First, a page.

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Showing posts from January 25, 2015

My Rector will not be leaving the parish to become a Bishop.

The Rector at St. Boniface Church, Siesta Key FL., the Revd Dr. John C.N. Hall   was not elected to be the next Bishop of the Episcopal Church Diocese of South East Florida (based in Miami).

 ( St Boniface is the parish in which I share in ministry as a retiree)

He was one of six nominees.

The successful nominee was Peter Eaton  ( see http://www.diosef.org/bishop-search/nominees/the-very-rev-peter-eaton/ )

The process for the election of Bishops in the American Episcopal Church is brutal, and quite possibly ungodly.

Potential nominees are subjected to intensive scrutiny. If they pass muster in the first stages and become actual nominees the scrutiny is intensified.

The actual nominees  (and their partners/spouses) have their lives and ministries laid bare (over a period of three to four months)  to the face of clerics and lay leaders who, in many  cases, are utter strangers.

These "more or less strangers" then vote at what is called a Diocesan Convention, at which the "…

Loose ends from my prior posts about my neighbour, and my dog.

This morning I  drove to the Nursing Home in South Venice (FL)  to collect the personal belongings of my late neighbour Edythe, and to bring them back to her home. I did this as a favour for her three brothers who live in Detroit and who are unable to take care of such matters at short notice.

I felt a bit sad.  For, despite our chequered history, I grew to be a bit fond of Edythe as I visited her,  in what proved to be the last nine months of her life.

On the other hand I am happy that I no longer have to take those weekly jaunts down Interstate 75 from Sarasota to Venice.

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Penne and my bed.

I have been working on whatever has been spooking Penne, and making her to be unusually reluctant to be on my bed when I work on my computer.  I "love" having her in my room.

Yesterday  morning (29th January) I decided to trick her,  by placing her early morning treats onto the bed.  But I left the…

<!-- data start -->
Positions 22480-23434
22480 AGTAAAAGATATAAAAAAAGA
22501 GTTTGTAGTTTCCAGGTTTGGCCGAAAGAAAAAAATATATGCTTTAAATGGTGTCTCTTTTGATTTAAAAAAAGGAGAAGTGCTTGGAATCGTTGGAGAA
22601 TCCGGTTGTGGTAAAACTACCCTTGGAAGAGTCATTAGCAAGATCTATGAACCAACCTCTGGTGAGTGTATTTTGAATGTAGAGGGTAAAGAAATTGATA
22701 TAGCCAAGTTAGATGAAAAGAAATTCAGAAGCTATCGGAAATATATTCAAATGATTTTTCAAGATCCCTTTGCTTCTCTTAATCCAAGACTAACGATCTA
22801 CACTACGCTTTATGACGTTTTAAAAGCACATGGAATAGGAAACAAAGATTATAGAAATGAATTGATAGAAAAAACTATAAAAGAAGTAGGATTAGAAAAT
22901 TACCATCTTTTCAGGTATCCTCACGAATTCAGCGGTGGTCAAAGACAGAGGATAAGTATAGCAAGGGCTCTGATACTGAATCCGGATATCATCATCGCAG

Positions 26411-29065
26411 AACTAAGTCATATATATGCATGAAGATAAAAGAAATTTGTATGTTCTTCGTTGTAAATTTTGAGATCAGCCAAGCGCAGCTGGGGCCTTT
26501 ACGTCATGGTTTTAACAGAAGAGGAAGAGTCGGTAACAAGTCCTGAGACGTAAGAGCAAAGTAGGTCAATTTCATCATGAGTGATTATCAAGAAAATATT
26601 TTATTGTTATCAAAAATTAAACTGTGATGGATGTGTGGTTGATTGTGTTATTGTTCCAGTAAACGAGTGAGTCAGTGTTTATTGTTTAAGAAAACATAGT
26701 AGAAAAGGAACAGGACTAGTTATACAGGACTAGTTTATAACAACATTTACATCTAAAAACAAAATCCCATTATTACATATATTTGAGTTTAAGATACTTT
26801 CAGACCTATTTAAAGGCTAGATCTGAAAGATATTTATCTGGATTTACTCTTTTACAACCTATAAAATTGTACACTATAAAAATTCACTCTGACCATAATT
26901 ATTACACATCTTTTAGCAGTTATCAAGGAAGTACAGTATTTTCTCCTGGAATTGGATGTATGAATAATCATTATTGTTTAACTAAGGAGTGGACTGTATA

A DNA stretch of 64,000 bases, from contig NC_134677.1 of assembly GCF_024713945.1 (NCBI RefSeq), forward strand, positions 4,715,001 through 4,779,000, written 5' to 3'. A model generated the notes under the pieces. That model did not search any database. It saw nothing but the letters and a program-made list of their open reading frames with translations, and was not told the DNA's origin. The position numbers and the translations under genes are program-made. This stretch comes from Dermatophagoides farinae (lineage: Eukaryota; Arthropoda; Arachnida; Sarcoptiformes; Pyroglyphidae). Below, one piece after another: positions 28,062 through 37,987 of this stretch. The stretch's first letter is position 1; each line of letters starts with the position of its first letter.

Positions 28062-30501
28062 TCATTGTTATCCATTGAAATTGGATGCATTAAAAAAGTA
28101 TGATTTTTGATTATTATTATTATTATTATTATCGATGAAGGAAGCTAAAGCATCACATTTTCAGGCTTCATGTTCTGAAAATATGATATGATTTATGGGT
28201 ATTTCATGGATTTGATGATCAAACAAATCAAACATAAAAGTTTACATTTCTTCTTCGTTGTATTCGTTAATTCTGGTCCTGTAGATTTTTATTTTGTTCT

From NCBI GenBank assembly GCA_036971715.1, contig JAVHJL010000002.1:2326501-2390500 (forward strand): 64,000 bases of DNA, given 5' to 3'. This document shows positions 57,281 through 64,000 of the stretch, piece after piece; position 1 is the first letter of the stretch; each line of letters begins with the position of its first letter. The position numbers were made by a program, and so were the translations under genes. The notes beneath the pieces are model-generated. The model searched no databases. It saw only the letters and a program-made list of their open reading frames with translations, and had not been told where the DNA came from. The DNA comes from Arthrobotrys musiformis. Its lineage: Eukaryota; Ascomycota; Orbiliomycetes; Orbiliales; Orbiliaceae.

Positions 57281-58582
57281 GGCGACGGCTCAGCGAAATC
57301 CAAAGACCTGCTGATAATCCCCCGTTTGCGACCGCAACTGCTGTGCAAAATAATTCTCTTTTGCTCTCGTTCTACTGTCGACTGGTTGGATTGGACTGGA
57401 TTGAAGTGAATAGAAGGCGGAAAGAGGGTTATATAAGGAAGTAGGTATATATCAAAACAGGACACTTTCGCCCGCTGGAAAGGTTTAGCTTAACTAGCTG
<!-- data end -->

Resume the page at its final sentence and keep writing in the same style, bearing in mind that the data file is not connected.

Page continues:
Scilicet, and silly, and sandwich.

Last night our friend Bob L (a crossword maven) introduced us a word which none of us had ever encountered. It is the word "scilicet".  The word has fallen out of use, but it means more or less the same as "per se".  (See below). Mutual friend Ben wondered aloud how it might be used. He intended to say "how would it be used in a sentence?",  but he uttered: "How would it be used in a sandwich"? Ben immediately "heard" his semi-malapropism, as did I.   He and I were instantly "convulsed" in laughter, and I have been giggling about this all day. http://dictionary.reference.com/browse/scilicet

Adieu to my neighbour Edythe

Some of you will remember my tales about my neighbour Edythe T.  We share a driveway, and our car ports are undivided.

Edythe had a history of being mean and nasty to all and sundry, including me.

In May 2014 at about 5:00 a.m., I discovered her, prone and hallucinating, in the driveway of another neighbour. She had been there all night.

I called 911 and she was transported to a local hospital.

Later that morning I called one of her brothers in Detroit (he is a retired Judge).to let him know what had happened to Edythe. 

He was not surprised. He told me that Edythe had changed her Doctor, and that the new Doctor was opposed to Librium, the very drug she had needed.